Updated: Apr 28, 2022
As March draws near and the seasons (hopefully) change, spring burn season lurks right around the corner. This is the time of year for prescribed burning which is crucial for the conservation of fire-dependent ecosystems and is a chance to build on all the previous work that has been done. At Friends of the Blufflands, we have made significant progress restoring a globally rare habitat. That’s correct, right in La Crosse’s backyard we have some of the most endangered habitat in Wisconsin! Hixon Forest and the surrounding bluffs are home to several bluff prairies and it is our duty to restore and preserve them. This effort is being accomplished through hundreds of volunteer and contractor hours throughout the year, and, of course, through prescribed burning!
Prescribed burning is done for many reasons, but in a nutshell, it helps restore balance in the natural world and gives our native species a fighting chance to reclaim habitat that was once theirs. With the most recent prescribed fire in Hixon Forest officially concluded, we are rewarded with a unique opportunity to reflect on the importance of the impact we are having on the landscape. Lookout Prairie in Hixon Forest was burned on Sunday, February 20th and already the effects are being noticed! One of the benefits to burning is turning the ground surface black in color. This is important because one of the things that our native species need is warm ground temperatures to help seeds germinate and when we turn the surface black, it greatly changes the albedo of the ground. We go from a surface that is highly reflective of solar energy to a surface that reflects very little and that warms the soil immensely.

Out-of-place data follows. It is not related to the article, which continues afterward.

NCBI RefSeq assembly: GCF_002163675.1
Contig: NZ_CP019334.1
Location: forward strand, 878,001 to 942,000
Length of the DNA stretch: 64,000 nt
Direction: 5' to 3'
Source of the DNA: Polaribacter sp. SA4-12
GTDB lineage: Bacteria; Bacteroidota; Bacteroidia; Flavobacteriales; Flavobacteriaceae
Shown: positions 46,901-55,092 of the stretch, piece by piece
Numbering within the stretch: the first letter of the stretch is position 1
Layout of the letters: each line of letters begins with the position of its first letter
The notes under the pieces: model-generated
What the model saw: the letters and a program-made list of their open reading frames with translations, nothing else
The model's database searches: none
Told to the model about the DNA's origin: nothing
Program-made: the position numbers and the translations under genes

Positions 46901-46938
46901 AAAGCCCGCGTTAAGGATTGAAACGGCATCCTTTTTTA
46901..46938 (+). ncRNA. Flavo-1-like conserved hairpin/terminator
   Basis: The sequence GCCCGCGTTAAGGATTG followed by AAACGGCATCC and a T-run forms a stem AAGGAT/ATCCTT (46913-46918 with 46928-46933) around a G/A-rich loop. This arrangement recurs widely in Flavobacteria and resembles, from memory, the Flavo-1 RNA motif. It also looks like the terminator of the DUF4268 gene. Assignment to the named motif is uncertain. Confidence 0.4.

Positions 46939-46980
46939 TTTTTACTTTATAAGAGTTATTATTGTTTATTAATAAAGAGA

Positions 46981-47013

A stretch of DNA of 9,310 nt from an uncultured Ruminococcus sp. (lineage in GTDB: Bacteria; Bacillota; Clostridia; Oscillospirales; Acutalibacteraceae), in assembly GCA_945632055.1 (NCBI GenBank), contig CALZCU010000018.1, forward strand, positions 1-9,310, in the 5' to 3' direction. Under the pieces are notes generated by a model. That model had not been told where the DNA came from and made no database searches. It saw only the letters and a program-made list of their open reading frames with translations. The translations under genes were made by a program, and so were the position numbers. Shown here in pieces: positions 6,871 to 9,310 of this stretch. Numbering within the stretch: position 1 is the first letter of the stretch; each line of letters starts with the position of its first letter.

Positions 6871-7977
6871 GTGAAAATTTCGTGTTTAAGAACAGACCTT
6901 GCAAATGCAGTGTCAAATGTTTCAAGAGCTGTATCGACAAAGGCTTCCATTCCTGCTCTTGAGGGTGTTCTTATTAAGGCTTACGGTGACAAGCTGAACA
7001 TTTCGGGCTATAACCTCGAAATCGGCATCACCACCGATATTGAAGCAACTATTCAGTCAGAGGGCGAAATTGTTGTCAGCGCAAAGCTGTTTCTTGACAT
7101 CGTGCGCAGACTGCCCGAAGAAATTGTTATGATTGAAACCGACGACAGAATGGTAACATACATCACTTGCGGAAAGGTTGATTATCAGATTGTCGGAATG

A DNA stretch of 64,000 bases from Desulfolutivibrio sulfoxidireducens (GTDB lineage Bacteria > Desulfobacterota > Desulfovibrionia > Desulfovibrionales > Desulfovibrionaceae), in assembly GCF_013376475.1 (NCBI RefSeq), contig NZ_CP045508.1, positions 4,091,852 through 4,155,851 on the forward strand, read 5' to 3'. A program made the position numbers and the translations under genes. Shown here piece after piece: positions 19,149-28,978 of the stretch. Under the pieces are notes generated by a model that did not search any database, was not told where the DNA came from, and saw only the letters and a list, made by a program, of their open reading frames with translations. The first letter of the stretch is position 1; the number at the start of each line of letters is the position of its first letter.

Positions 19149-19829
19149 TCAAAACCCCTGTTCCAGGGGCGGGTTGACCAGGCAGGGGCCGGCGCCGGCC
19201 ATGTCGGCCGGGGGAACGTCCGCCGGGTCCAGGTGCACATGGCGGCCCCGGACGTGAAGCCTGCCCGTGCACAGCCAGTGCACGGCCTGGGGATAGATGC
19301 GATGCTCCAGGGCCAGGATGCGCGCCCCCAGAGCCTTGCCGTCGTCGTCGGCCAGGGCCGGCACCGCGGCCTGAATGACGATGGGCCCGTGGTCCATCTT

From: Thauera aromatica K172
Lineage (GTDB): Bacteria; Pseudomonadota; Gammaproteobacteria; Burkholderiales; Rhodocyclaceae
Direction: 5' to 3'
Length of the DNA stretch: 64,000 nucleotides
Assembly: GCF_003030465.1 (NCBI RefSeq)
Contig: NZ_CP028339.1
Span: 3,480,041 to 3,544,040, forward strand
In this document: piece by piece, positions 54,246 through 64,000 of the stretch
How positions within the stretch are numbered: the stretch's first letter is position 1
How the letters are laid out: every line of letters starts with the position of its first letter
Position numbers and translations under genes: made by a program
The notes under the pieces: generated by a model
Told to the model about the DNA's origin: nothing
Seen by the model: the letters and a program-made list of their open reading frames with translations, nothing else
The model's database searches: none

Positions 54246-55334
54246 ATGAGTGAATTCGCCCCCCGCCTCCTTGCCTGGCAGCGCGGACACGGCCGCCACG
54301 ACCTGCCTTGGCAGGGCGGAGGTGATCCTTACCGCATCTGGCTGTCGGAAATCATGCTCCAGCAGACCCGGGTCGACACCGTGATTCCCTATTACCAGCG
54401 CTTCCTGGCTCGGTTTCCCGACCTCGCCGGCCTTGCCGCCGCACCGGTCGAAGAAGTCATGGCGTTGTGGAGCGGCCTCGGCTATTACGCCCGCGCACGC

A photo of Lookout Prairie after the burn
I had the pleasure of witnessing how powerful this heating can be and it was truly captivating. Two days following the burn we received a measurable snowfall of a couple inches which, in the morning, had covered the previously burned prairie. By early afternoon that same day almost no snow remained on the black soil and the ground was giving the appearance that it was still smoking from the recent burn! I thought, “How can this be?” Then I realized that the ground was so warm from the afternoon sun that it was, in fact, steaming as it melted the snow and moisture at such a fast rate! This was a remarkable phenomenon to be watching as almost the entire blackened prairie was steaming. Oh, and I should mention the current temperature as I watched this was 14 degrees. Talk about some real solar power!
This photo does not convey the true grandeur of the "Smoking Prairie"!
I left the prairie that day with an overwhelming sense of accomplishment because I knew that we had made a positive change for that habitat. In the springtime, there will be a lush bloom thanks to the many benefits of this burn, including, but not limited to, blackening the surface. A big thanks goes out to Friends of the Blufflands, The Prairie Enthusiasts, the City of La Crosse, and all the volunteers who helped make this burn happen. Its effect will only be more noticeable as the seasons change! Go check it out for yourself!
-Jared Vander Loop- Volunteer and Contractor, Ridge and Coulee, LLC